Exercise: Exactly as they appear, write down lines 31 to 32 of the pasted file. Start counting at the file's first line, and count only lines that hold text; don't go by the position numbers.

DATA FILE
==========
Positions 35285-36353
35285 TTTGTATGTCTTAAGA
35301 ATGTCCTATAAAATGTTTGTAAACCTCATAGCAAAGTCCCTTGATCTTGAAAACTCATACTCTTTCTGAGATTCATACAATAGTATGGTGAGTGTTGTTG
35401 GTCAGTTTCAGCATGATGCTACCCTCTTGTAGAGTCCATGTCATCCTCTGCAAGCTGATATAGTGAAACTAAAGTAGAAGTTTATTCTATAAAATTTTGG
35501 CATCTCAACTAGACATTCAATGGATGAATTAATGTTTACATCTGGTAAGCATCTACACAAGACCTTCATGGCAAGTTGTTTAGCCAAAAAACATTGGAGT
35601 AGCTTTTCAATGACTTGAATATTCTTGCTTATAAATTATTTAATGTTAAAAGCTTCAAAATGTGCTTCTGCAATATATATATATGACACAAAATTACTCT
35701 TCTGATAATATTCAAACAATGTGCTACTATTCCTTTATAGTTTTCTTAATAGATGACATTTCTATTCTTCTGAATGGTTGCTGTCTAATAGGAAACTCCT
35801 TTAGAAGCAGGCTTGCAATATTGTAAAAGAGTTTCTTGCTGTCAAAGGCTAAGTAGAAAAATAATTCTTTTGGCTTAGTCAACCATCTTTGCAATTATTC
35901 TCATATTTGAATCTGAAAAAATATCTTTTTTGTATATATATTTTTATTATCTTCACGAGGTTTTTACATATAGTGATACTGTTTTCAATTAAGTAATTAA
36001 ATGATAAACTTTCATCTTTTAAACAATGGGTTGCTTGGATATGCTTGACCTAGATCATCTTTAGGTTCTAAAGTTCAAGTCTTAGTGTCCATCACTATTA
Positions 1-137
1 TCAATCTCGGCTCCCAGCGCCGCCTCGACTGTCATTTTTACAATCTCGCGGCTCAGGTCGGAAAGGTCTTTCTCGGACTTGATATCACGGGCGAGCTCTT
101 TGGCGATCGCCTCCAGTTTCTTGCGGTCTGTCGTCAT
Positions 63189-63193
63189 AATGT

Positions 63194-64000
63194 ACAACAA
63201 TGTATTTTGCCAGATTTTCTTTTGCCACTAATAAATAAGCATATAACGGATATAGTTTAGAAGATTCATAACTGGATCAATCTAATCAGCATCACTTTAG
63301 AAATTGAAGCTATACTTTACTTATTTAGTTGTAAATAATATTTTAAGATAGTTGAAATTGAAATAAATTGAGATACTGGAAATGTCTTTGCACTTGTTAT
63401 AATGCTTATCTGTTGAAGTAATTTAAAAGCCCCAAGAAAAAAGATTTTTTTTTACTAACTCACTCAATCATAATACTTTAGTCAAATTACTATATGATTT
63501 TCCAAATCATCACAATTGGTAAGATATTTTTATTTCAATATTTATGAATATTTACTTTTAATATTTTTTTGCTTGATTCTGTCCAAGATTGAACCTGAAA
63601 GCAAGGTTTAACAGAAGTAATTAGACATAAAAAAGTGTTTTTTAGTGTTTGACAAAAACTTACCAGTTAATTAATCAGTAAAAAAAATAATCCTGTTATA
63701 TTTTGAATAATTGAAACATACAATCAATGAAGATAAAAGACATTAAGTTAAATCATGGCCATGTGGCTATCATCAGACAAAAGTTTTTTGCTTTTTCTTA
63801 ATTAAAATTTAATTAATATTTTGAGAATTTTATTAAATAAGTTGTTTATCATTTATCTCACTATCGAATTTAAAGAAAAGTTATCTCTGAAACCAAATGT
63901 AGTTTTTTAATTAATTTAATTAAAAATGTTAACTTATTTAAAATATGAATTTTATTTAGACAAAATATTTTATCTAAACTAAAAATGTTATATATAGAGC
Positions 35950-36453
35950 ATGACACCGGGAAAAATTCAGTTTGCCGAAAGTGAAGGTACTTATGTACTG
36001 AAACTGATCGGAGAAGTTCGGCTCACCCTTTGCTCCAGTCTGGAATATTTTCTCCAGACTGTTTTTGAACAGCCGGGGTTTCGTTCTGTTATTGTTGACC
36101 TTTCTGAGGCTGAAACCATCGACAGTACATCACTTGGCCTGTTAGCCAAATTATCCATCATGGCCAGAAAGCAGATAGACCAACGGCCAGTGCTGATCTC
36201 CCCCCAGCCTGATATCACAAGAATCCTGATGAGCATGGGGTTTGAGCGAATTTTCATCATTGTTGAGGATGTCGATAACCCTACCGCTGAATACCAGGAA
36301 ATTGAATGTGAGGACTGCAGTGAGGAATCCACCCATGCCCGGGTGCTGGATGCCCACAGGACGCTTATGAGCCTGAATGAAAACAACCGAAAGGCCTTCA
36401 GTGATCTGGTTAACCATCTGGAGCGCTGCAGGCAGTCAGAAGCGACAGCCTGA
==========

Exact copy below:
36301 ATTGAATGTGAGGACTGCAGTGAGGAATCCACCCATGCCCGGGTGCTGGATGCCCACAGGACGCTTATGAGCCTGAATGAAAACAACCGAAAGGCCTTCA
36401 GTGATCTGGTTAACCATCTGGAGCGCTGCAGGCAGTCAGAAGCGACAGCCTGA